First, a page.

The Port of Savannah is the most efficient container port in North America. It’s the third largest, and fastest growing, port in the entire country. The port consistently shatters records for container cargo moved, including a record 4.35 million twenty-foot equivalent container units (TEUs) last year.
In 2018, total trade between Georgia and the world reached a new high at $139.3 billion. This would not have been possible without the Port of Savannah.
The new post-Panamax container ships now coming into the Savannah Port are three times the size of traditional ships. Today, these ships have to use the Savannah Port at about half their capacity. With a deeper port, these ships could double or triple the number of containers they transport today, which would bring shipping costs down dramatically.
Out of all port projects around the country, SHEP has the highest benefit to cost ratio: 7.3 to 1. The State of Georgia has already paid more than its fair share to make this opportunity become a reality. With President Trump’s commitment to this project at the federal level, the finish line is now on the horizon.
Our ability to grow exports is a prerequisite to grow our national economy. President Trump has consistently taken action to level the playing field and negotiate better trade deals with our partners around the world. The President has also made SHEP a top infrastructure priority in order to reach new markets and share American-made products with the world.
Of course, the Port of Savannah’s ability to excel is dependent upon a network of railways, roads, and warehouses to transport freight to and from the port. This is where Georgia really shines.
Georgia is currently building some of the most impressive supply chain infrastructure in the world. Two major railroads, CSX and Norfolk Southern, have locations at the Port of Savannah and are able to offer some of the fastest rail transit times in the country.
The Cordele and Appalachian Inland Ports provide direct rail routes to the port. Each container moved to and from these inland ports saves between six and eight million truck miles annually. An additional inland port in Gainesville is on track to be completed in 2021.
The Port of Savannah provides immediate access to two major interstates, I-16 and I-95. From there, trucks can reach 80 percent of the country in less than two days of driving time.
In addition, over three million square feet of warehouse space is available within 30 miles of the port.
Under the leadership of Govs. Sonny Perdue, Nathan Deal, and Brian Kemp, Georgia has become the No. 1 state in the country in which to do business. The Savannah Harbor Expansion Project will play a major role in continuing Georgia’s record of economic success, and its impact will be felt in every corner of our state.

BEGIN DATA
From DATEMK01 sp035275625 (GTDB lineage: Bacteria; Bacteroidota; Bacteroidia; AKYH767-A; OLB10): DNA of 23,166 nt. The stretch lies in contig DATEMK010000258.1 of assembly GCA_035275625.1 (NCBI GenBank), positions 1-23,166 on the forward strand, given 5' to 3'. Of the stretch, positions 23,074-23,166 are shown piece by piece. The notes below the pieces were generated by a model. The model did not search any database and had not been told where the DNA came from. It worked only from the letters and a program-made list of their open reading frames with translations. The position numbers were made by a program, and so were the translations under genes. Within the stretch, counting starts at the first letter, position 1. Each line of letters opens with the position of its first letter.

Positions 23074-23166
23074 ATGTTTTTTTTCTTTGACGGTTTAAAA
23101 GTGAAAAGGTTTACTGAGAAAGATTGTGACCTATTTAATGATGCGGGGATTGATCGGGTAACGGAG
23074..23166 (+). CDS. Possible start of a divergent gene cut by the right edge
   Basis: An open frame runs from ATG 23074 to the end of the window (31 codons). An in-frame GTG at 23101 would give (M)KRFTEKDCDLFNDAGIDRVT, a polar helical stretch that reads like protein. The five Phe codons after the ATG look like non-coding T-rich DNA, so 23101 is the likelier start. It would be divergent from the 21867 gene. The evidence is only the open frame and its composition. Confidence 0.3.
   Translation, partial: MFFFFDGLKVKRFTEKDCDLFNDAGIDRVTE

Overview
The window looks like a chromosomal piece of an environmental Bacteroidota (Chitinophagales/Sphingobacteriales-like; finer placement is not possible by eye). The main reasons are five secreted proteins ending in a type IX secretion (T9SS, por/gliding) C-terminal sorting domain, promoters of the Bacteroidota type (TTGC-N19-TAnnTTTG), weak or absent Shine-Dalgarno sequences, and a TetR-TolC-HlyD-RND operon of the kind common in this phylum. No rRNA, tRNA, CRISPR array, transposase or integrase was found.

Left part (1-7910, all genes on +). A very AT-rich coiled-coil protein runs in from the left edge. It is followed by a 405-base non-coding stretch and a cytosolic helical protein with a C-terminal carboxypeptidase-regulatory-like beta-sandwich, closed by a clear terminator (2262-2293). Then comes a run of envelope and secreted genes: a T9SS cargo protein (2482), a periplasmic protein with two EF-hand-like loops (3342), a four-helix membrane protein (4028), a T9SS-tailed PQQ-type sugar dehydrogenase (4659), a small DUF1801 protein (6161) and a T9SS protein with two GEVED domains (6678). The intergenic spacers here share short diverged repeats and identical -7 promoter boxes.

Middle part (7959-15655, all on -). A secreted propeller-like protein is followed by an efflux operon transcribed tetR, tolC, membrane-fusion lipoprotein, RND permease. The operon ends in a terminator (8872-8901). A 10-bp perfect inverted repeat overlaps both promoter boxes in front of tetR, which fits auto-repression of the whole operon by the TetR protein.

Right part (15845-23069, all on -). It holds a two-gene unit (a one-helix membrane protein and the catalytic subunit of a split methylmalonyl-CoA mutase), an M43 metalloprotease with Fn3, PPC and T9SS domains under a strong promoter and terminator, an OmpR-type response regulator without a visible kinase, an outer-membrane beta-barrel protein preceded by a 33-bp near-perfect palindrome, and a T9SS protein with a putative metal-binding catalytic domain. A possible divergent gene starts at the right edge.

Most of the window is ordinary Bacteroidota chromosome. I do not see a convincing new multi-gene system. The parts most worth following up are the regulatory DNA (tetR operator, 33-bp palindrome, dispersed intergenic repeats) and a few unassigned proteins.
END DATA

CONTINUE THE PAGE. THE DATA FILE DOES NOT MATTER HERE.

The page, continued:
Empty promises from politicians in Washington have previously kept the Port of Savannah from reaching its full potential. Completing this project will be a huge win for Georgia and our nation. Ultimately, on-time completion of SHEP is key to increasing our exports and continuing to grow the economy, and it is finally becoming a reality.
Read more in The Savannah Morning News.
Perdue Stands Firm With Trump In Battleground Georgia
James Arkin and Burgess Everett
Some Republicans facing tough 2020 elections are weighing a break with President Donald Trump on foreign policy or his border wall-driven national emergency declaration.
David Perdue is going the other way.
“Republicans have made a mistake in the past by running away from this president. I don’t see any need to do that,” Perdue, the first-term Georgia senator, said in an interview. “I support this agenda. I don’t support everything he says or how he says it, but this agenda is working.”
It’s a confident early stance from a Republican facing one of the toughest reelection races in the country next year — especially if he faces Stacey Abrams, the Democrat who lost the 2018 gubernatorial race by 1.4 percentage points. Democrats argue Georgia has shifted rapidly into battleground territory since Perdue romped to victory in 2014 over Michelle Nunn, the daughter of a legendary senator. And Perdue’s reelection is critical for Republicans to hold their Senate majority in 2020.
“It’s very competitive,” acknowledged Perdue’s Georgia colleague, GOP Sen. Johnny Isakson. “It’s going to be a horse race. You’re not going to be bored.”
Nevertheless, Perdue is pitching himself as the co-pilot of Trump’s first term. The CEO-turned-politician boasts about how his pull with the president has benefited Georgians on a variety of issues, including a disaster relief package currently working through Congress; the defeat of a border adjustment tax; and limits on potential additional tariffs. As one of the president’s top allies on Capitol Hill, Perdue rarely, if ever, seeks public separation from the commander in chief.
“I influence this president,” Perdue said.
Perdue doesn’t plan to run solely as a Trump ally, however, but to lean on his own record as a businessman still new to politics. He said he thinks he can maintain his status as an outsider even as an incumbent, running as someone “in the belly of the beast.”
Perdue pledges that if he wins his next term will be his last, but he’s running like his “hair’s on fire” as he prepares for the second campaign of his life. The Republican conceded he could lose, but believes his path to a second term is through framing his race as a debate between Trump’s policies in office and proposals from Democratic presidential aspirants, which the Republican senator boiled down to a “debate between free enterprise and socialism.”